Montessori: Flaming Imagination, Part 2

“The secret of good teaching is to regard the children’s intelligence as a fertile field in which seed may be sown, to grow under the heat of flaming imagination

Our aim therefore is not merely to make the children understand, and still less to force them to memorize, but so to touch their imagination as to enthuse them to their inmost core. 

We do not want complacent pupils, but eager ones; we seek to sow life in children rather than theories, to help them in their growth, mental and emotional as well as physical."

 (Maria Montessori, To Educate the Human Potential)

Montessori: Flaming Ball of Imagination

“Human consciousness comes into the world as a flaming ball of imagination

Everything invented by human beings, physical or mental, is the fruit of someone’s imagination. 

In the study of history and geography we are helpless without imagination, and when we propose to introduce the universe to the child, what but the imagination can be of use to us? 

I consider it a crime to present such subjects as may be noble and creative aids to the imaginative faculty in such a manner as to deny its use, and on the other hand to require children to memorize that which they have not been able to visualize . . ."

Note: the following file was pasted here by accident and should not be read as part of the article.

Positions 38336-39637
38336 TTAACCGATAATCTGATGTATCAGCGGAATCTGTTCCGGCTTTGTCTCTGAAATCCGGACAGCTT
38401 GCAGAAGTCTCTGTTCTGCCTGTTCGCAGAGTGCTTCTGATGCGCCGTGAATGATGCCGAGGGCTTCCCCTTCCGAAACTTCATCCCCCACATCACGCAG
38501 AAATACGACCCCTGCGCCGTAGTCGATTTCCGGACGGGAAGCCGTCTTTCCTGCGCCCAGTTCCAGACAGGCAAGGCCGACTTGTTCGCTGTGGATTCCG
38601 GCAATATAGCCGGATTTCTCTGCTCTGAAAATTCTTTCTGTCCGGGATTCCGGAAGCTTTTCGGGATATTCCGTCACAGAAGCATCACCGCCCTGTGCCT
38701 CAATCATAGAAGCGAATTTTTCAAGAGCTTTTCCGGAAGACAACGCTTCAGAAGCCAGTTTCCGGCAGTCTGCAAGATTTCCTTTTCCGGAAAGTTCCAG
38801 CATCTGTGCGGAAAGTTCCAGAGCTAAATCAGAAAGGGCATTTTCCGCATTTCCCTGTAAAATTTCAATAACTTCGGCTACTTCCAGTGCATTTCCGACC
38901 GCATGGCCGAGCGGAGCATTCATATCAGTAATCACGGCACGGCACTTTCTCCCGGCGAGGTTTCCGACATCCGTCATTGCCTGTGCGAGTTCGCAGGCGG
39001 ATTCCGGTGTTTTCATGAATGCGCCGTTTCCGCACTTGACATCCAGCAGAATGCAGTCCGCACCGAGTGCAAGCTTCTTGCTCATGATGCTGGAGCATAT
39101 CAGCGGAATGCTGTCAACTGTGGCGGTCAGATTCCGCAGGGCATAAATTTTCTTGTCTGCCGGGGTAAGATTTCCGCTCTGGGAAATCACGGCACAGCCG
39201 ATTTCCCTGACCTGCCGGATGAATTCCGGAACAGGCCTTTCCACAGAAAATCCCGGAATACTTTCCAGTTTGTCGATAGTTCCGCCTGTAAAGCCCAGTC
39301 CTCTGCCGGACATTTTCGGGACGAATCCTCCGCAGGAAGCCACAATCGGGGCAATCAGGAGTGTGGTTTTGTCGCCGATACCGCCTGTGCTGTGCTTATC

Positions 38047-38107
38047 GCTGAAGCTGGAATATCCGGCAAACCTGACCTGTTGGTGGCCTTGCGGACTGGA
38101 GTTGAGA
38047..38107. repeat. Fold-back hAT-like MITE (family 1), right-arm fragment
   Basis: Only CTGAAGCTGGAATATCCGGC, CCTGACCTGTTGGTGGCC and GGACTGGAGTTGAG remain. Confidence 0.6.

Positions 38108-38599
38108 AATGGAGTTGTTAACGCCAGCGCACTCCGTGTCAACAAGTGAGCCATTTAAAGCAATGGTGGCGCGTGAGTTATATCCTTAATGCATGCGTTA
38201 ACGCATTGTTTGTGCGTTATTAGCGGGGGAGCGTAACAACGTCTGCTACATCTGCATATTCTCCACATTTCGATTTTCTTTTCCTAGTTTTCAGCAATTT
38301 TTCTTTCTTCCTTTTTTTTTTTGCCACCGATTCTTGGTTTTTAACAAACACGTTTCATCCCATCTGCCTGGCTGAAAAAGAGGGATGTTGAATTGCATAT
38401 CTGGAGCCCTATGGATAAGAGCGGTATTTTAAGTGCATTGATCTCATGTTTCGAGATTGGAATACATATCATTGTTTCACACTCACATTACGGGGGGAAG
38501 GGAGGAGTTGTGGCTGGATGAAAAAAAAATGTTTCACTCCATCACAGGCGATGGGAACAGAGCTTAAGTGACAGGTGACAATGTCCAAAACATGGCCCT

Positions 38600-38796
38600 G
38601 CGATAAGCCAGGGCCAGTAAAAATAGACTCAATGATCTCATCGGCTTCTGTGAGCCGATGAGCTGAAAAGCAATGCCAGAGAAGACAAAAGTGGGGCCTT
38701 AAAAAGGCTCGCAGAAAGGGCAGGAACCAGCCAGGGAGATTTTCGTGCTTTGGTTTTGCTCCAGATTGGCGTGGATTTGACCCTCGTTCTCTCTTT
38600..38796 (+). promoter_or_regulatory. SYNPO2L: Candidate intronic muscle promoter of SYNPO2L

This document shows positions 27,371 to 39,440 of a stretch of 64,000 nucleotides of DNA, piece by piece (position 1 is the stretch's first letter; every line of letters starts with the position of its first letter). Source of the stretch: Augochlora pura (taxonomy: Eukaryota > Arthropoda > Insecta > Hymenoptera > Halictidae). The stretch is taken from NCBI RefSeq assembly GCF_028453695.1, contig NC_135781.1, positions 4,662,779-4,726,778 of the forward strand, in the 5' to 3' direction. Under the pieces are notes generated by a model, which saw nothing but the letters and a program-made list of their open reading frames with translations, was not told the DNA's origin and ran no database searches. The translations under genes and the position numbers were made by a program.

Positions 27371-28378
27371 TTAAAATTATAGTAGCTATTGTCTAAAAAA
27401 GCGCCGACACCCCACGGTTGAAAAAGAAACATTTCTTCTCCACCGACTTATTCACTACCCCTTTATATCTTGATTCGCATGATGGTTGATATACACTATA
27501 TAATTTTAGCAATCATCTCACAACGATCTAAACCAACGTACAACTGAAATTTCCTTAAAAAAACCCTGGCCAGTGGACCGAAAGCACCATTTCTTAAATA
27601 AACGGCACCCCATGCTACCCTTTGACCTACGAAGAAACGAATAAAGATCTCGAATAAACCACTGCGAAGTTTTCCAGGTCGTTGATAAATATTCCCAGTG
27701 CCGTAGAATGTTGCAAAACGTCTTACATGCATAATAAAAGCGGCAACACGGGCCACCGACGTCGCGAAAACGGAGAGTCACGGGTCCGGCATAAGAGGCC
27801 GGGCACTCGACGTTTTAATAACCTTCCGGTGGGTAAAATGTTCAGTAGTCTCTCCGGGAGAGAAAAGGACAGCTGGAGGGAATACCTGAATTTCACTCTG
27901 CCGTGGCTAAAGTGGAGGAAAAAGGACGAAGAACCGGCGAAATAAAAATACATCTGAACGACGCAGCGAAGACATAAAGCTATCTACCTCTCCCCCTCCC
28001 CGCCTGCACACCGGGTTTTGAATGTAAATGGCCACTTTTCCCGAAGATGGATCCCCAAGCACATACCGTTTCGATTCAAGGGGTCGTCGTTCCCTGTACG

(Maria Montessori, To Educate the Human Potential)

"not been able to visualize" -
      we want the children to visual the truths of the world around them, a solid foundation before age 6, so that in the elementary years they can truly test those realities and ask those "what if" questions on a much deeper level than if they had to spend their entire childhoods sorting out truth from fiction.

Montessori - Broadcasting Seeds

Looking around us at the cultural development of our epoch of evolution, we see no limits to what must be offered to the children, for theirs will be an immense field of chosen activity, and they should not be hampered by ignorance.

But to give the whole of modern culture has become an impossibility and so a need arises for a special method, whereby all factors of culture may be introduced to six year olds; not in a syllabus to be imposed upon them, not with exactitude of detail, but in the broadcasting of the maximum seeds of interest.

These will be held lightly in the mind, but will be capable of later germination, as the will becomes more directive.”

(Maria Montessori,  To Educate the Human Potential)